RasPutin cat

While I’m still in a photo mood, here’s one of old RasPutin, the father of the barn cats.


He vanished a while ago for some time and, when he came back, he was very thin and so was his coat.  I’m not sure if enlarging the photo will show, but he is half the cat he used to be.  When I stroke him, I can feel his ribs and his hair isn’t patchy, just really thin overall.

I feed him three times a day now, if he’s about, and he eats well but he isn’t putting on weight.  I don’t know if he simply has worms, or if it’s cancer, but at least he’s happy now.  A few weeks ago, he was very anxious and begged for food but now he loves to be stroked and is willing to wait to be fed, as long as I’m making a fuss of him.  I don’t honestly expect him to last the winter and I daresay he just won’t turn up one day and I’ll never know what’s happened, but at least he will have been comfortable.  He used to turn up when he felt like it, but now he’s always about.  And he purrs now, which he never used to do.

He and Rummy have come to some sort of accommodation.  He’s still the top cat, actually and Rummy doesn’t mess with him – he’s been whopped too often.  RasPutin has lost fights, as shown by his torn and crooked right ear, but he still has stature.  His children are fond of him, especially his daughter Betty.

I gave up and now buy Whiskas.  You knew I would.  The five of them eat up to three tins a day.  It costs a fortune.  *Sigh* At that, Betty often turns her nose up and just eats the dried GoKat.  She approves of Eloise cat’s left over food though.

I can do nothing about it.  If being kind turns me into crazy cat woman, so be it.

Frustratingly, I don’t know if the chickens have mastered the new feeder or not.  I put down a bit of food for them under it, because I worry too much to leave them unfed.  Little Yvette, the Serama, seems to get chased away, but she’s being a bit broody anyway and spends most of her time in the nest box.  Interestingly, the big brown hen is also somewhat broody and they are nestled down together – since BBH normally bullies Yvette (who is a feisty little thing and isn’t cowed, though she has to run away as she’s so small) it’s surprising that they are nestbox partners, but that’s that.  The black hens are laying and those two are sitting.  Anyway, though I’m not entirely satisfied by the feeder, which is wildly overpriced for what it is, not having trays of food down does, as Blue Witch predicted, seem to have solved the rat problem.  They don’t come in and scuttle away when I go in the greenhouse.  I’ve been thinking about it – Russell never used feeders or drinkers, but put down bowls of water and scattered them handfuls of feed several times a day.  They were free range outdoors then, of course, unless the weather was too bad – but we never had a rat problem.It may be that the chooks are using the feeder – in a day or two, I’ll not put food down in the morning and watch them.  I’ve been a bit too busy for that, so far.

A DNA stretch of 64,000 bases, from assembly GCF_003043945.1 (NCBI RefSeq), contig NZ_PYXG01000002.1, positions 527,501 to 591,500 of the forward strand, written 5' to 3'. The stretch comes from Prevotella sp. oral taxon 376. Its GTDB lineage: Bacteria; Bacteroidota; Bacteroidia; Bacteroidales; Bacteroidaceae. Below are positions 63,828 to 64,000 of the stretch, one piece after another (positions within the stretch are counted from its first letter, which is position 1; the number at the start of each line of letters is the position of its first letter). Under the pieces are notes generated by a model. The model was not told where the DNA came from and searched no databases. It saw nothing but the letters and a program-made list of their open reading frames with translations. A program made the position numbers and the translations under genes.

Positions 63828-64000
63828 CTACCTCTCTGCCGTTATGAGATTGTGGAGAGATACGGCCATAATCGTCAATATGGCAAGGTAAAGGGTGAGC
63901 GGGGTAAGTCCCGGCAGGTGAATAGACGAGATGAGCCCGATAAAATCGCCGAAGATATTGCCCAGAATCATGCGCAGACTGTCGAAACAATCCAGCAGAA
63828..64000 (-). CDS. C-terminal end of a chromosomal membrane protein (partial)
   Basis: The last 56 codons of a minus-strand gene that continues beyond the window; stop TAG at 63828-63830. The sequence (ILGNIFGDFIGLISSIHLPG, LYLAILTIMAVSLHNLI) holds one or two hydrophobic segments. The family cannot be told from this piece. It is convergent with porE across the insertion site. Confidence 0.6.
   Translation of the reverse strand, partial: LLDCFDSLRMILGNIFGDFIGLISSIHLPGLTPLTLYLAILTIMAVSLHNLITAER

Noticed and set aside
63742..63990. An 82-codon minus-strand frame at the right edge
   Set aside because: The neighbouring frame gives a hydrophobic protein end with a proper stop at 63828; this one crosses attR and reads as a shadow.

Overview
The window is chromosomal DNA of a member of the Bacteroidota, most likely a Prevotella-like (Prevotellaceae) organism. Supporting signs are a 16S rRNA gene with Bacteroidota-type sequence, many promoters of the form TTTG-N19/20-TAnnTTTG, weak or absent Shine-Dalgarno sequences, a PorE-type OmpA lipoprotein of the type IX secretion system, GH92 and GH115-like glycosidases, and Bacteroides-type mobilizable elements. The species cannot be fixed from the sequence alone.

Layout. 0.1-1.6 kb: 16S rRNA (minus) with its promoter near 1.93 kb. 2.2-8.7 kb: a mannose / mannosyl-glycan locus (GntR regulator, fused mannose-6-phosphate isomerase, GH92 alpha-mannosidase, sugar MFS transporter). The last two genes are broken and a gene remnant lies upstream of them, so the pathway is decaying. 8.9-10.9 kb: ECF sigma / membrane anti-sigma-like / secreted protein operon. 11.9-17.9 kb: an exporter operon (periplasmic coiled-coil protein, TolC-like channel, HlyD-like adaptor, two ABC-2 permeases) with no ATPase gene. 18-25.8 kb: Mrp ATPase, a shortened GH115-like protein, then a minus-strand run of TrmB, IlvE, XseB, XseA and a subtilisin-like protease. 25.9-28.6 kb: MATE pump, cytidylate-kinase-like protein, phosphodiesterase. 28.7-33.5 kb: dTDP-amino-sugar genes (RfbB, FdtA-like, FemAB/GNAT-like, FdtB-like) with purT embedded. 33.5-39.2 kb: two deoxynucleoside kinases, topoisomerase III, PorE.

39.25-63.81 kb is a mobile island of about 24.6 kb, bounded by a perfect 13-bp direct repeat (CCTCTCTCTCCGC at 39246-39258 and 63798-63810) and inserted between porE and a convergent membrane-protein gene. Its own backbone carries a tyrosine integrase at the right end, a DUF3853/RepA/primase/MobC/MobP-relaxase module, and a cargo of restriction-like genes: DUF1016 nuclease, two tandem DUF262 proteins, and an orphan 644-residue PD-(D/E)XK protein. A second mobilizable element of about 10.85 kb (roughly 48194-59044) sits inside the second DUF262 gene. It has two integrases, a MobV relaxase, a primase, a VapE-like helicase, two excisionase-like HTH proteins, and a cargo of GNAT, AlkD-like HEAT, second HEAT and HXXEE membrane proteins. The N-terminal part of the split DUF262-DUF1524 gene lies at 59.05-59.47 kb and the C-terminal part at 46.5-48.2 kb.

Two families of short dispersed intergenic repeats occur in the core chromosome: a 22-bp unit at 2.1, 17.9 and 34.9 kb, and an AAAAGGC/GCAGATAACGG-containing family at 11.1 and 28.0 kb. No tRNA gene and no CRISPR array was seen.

3 comments on “RasPutin cat

  1. Blue Witch

    I’m sorry that your experience of the feeder manufacturer is so bad. I saw the lady down the road who bought one a few months back, and hers is almost the same as ours (bought 15 or 16 years ago – at least) . Does the lid on your feeder fit now?